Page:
I have found it invaluable in working with people who have had strokes. The manual is a great reference both of specific exercises and of ‘Best Practice’. I also like how it challenges some peoples’ ideas of what is possible. So many people have the view that once their rehabilitation with the NHS is finished, that’s as good as it is going to get for them. Tom’s presentation of what is possible has the possibility of improving the quality of peoples’ lives.
Review by Stephen Wilson, Different Strokes Exercise Instructor for Colchester group
Understanding Stroke: By Prof Richard I Lindley
ISBN: 978-1903474990. Published by Family Doctor Publications Ltd, RRP £4.95 Buy here
With three strokes in 10 years, my local Brain Injury Unit decided to put me through their education course to help me understand strokes. That, a natural curiosity and sitting occasionally on the Different Strokes telephone helpline has left me with a basic understanding of a stroke, its possible causes and major effects. That was until I read this book which very quickly made me realise how little I knew of the subject.
It covers all aspects of a stroke, sometimes to quite a depth. From what it is, through types and causes, to post stroke care, a simple education for not only the survivor but friends or family who are trying to understand what has happened to the patient. Not that the book talks down to the reader as it educates: you never feel patronised. It describes subjects like type, care, complications, even ‘do not resuscitate’, all in a manner that a non-medical layman can understand. It’s liberally sprinkled with diagrams and I will confess to finding some simplistic. But others help to make clear what would otherwise be a very difficult thing to explain to the untrained. You’re left with a clear understanding, no sugar coated pills, you get the impression the author is prepared to tell you the unpalatable truth where needed.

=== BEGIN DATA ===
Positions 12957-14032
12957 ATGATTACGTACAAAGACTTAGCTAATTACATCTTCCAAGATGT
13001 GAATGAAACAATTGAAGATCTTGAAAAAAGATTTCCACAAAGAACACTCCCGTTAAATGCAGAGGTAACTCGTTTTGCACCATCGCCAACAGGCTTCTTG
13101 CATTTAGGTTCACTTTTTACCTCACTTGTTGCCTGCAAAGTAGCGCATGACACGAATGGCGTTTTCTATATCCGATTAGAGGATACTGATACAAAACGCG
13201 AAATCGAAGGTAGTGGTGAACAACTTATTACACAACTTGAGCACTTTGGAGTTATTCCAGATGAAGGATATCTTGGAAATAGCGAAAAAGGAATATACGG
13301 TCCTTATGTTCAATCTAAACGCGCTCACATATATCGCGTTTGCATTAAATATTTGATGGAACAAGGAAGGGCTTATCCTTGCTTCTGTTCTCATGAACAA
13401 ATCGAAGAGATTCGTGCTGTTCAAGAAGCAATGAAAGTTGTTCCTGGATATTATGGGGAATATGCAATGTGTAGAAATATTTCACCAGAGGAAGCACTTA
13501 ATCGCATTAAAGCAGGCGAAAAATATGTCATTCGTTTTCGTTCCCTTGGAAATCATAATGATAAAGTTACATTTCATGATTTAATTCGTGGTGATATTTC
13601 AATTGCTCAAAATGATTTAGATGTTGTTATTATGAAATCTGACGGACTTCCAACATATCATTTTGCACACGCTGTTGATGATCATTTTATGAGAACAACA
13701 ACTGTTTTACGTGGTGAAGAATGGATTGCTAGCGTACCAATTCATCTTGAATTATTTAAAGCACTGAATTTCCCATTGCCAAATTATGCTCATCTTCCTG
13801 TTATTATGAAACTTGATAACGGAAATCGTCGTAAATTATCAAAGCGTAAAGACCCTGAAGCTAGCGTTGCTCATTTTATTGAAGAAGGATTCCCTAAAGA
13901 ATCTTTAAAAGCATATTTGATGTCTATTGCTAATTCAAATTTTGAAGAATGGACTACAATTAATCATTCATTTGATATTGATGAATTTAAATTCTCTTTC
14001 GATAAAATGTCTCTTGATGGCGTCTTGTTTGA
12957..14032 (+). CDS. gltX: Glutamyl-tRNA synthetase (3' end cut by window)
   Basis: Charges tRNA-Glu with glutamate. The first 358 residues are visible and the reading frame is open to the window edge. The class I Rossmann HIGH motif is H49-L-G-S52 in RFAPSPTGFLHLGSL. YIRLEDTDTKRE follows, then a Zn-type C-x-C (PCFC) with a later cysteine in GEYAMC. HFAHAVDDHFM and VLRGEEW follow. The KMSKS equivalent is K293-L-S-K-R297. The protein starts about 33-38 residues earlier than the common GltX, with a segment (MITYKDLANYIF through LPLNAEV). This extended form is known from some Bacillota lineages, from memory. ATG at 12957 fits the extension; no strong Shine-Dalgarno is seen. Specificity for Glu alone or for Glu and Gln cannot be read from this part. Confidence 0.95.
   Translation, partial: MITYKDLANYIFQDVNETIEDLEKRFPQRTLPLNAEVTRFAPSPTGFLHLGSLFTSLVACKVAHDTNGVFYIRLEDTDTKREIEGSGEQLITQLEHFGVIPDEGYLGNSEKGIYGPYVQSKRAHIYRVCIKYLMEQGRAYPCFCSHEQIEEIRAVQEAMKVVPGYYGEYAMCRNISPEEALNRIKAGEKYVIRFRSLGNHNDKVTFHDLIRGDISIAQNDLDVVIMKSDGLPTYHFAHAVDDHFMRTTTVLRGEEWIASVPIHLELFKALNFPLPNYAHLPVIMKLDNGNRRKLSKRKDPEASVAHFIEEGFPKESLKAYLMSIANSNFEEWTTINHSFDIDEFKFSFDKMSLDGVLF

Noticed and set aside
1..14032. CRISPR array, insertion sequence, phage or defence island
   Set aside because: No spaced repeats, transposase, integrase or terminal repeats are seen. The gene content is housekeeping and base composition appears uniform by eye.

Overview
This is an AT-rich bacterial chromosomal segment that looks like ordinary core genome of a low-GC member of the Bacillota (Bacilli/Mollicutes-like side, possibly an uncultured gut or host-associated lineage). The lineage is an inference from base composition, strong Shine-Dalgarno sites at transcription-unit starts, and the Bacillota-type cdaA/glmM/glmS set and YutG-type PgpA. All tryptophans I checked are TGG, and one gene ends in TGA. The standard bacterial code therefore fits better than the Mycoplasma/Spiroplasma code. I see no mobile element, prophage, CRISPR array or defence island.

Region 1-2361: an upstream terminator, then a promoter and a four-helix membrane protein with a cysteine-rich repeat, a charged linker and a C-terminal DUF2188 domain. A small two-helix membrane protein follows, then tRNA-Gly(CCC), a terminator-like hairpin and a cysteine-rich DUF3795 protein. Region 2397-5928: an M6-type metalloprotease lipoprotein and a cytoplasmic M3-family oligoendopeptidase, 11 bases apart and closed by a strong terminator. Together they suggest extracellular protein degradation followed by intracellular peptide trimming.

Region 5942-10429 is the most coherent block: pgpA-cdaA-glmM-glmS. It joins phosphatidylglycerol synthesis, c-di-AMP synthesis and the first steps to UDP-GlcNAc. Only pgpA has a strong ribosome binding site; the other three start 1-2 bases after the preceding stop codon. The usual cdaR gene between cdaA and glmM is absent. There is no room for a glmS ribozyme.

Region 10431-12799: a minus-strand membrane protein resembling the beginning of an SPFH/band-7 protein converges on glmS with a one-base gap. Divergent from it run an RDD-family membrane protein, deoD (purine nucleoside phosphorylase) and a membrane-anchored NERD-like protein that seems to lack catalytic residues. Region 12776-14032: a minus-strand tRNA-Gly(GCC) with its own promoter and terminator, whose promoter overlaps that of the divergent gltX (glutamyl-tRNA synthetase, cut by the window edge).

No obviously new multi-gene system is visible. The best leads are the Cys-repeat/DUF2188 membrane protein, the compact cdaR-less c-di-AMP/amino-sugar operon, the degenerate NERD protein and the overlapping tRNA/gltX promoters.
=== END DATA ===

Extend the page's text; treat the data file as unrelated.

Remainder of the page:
There are a number of chapters that will be opened immediately by stroke survivors: The “why me?” question is covered by the “Why Have You Had a Stroke” chapter. Of major interest to any survivor will be the “Life After a Stroke” and “Complications After a Stroke” chapters. All are factual, realistic appraisals of the situation.
As well as the index to help you move around the book there is a comprehensive glossary of words explaining what you might have heard used by medical professionals. There is also a compendium of useful addresses of organisations associated with all elements of stroke care. Whilst the internet is good at finding these addresses, I suspect there will be one or two there you hadn’t thought to Google. At the end of each chapter is a bullet point section covering the main parts just covered. It starts as a very easy, quick way to determine whether that chapter is relevant to your own condition or search. In practice you get so intrigued reading the bullet points that you are compelled to read the chapter fully.”
In conclusion, a comprehensive, easily understood description of all aspects of a stroke that should be standard reading for survivors and friends and family alike.
Review by Peter Ort